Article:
Their words are ominous, “We are Anonymous. We are Legion. We do not forgive. We do not forget. Expect us.”

Anonymous has been linked with more attacks. Such as a DDoS attack on the SSOH (Support Online Hip Hop) website; even the attack on Republican vice presidential candidate Sarah Palin’s personal Yahoo! Mail email account.

Anonymous has now become a movement, a moniker for a wide range of leader-less groups, from fringe elements on a path of reckless destruction to activists united in a sort of superconsciousness.

It could amount to nothing, a passing ripple in Internet history. Or, it could also become something far more potent, such as a rallying cry for the anti-establishment, a new breed of cyber-vigilantes.

In many ways, Anonymous is the child of the Internet. Do we get the children we deserve?

September 25, 2008 at 11:59 pm Leave a comment

Esther Dyson on privacy

With so much happening around the world- the financial markets, politics, rugby (Union and League) – it seems terribly mundane to be writing about identity and privacy issues. C’est la vie!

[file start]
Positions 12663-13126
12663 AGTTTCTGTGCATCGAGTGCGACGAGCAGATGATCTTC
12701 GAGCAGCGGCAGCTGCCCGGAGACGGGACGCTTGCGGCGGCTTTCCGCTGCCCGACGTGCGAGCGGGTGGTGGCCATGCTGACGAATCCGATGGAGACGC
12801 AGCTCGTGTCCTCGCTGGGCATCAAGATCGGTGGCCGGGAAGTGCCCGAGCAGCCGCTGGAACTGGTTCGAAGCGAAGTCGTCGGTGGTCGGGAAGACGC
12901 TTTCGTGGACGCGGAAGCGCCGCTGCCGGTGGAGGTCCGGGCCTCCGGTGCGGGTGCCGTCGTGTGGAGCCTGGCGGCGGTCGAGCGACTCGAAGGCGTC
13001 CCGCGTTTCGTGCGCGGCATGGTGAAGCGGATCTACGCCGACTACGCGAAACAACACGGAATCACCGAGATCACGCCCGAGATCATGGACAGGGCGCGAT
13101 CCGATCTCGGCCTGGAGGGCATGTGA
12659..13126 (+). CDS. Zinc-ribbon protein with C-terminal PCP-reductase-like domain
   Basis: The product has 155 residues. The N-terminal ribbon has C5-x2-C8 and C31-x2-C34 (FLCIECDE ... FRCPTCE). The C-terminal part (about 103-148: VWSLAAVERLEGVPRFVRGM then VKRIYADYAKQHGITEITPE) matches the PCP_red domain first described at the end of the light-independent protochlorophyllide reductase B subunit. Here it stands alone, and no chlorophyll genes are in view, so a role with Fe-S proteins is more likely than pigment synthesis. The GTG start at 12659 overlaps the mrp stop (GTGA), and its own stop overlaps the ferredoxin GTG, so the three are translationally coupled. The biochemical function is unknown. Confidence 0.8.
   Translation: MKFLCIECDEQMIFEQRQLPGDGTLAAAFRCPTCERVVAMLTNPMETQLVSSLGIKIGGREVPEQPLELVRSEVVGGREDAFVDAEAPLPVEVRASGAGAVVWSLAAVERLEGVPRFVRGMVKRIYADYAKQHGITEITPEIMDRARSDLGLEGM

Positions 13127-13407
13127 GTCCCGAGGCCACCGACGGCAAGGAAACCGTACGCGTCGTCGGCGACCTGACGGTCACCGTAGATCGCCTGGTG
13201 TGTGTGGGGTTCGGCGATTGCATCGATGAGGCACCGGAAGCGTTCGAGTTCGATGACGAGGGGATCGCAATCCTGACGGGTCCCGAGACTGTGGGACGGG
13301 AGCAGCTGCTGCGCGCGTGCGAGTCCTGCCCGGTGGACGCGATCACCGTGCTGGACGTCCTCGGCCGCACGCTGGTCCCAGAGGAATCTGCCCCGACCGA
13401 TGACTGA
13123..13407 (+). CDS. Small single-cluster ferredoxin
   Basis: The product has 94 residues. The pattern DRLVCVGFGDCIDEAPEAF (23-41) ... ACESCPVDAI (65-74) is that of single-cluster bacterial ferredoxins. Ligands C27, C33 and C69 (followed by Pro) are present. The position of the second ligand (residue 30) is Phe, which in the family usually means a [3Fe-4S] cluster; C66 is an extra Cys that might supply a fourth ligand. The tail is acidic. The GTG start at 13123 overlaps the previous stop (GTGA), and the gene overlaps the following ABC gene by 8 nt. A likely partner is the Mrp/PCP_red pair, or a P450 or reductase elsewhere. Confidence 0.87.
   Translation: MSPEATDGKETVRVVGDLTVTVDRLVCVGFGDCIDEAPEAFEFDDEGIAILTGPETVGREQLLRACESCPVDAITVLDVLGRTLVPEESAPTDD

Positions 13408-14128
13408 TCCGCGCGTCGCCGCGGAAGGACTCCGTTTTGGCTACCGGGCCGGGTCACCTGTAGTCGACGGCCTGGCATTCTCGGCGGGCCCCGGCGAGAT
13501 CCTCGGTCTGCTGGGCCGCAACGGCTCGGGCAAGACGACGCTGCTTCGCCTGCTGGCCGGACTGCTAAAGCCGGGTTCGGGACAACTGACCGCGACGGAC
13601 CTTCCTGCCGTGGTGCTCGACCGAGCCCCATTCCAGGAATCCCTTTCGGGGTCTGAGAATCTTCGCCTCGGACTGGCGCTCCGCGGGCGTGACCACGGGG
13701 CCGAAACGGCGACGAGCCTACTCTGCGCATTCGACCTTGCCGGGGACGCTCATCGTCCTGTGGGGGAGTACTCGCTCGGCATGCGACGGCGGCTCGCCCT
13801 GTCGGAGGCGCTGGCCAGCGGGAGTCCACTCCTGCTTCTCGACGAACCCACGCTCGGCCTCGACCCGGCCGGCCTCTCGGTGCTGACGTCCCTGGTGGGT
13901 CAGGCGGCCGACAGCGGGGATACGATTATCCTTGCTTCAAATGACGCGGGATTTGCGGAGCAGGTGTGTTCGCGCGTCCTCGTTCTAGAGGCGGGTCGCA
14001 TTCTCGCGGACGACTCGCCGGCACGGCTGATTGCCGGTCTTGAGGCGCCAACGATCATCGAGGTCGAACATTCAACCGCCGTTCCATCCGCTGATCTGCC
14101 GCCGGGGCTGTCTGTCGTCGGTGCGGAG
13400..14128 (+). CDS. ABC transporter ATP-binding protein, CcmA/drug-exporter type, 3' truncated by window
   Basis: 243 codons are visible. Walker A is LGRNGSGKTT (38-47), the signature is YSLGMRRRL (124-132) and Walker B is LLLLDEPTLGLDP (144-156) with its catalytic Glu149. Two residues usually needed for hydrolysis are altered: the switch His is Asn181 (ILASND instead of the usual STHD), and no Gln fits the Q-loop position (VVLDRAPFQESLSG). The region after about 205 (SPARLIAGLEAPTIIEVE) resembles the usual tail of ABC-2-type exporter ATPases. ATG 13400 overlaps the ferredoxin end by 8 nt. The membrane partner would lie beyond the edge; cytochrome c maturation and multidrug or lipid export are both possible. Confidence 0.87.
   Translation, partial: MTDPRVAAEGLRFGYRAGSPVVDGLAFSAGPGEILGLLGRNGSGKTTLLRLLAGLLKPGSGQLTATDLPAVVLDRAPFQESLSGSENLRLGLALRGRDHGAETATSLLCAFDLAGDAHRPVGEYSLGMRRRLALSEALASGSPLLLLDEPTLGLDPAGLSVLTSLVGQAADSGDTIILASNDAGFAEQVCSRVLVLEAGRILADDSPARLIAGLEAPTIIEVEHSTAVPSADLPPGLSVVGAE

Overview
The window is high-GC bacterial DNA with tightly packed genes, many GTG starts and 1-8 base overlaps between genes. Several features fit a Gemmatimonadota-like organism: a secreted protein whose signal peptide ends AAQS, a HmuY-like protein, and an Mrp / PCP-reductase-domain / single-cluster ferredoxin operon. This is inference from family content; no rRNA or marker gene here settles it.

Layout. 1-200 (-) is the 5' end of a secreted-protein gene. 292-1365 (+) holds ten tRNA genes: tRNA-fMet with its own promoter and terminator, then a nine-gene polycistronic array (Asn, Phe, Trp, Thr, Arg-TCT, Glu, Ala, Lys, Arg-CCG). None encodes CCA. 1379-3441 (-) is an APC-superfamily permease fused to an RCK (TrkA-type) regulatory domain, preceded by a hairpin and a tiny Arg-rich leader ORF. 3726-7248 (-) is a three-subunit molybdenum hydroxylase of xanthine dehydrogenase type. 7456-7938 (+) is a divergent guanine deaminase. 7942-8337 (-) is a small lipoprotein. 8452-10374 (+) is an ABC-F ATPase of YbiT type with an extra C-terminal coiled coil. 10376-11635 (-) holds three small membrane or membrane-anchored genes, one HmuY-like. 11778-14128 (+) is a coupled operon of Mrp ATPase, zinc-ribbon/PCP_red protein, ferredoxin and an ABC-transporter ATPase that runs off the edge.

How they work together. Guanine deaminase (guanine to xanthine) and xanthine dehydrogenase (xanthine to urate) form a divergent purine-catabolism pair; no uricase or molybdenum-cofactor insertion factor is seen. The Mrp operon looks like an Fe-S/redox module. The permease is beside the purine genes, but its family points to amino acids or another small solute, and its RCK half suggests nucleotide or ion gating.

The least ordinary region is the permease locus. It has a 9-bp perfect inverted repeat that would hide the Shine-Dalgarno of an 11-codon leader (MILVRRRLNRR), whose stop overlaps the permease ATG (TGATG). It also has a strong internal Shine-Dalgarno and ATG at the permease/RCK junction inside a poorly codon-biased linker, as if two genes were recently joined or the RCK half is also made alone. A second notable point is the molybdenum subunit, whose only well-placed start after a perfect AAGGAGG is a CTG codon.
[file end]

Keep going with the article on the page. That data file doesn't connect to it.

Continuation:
It’s interesting to see that a leading magazine such as Scientific American focus on The Future of Privacy as the theme for its September issue. Another sign of privacy becoming a mainstream issue.

There seems to be a lot of interesting articles but the one that I picked first was How Loss of Privacy May Mean Loss of Security. Besides the title, what drew me was that the author is Esther Dyson. What’s so special about her? Lots of stuff that you can Google but the one fascinating fact is that, for the Personal Genome Project, she and nine other people will post their full genome sequences and accompanying health information online.

She remarked that “I was recently in the market for health insurance. I asked my insurance broker if he would like a copy of my genome, and he politely declined.”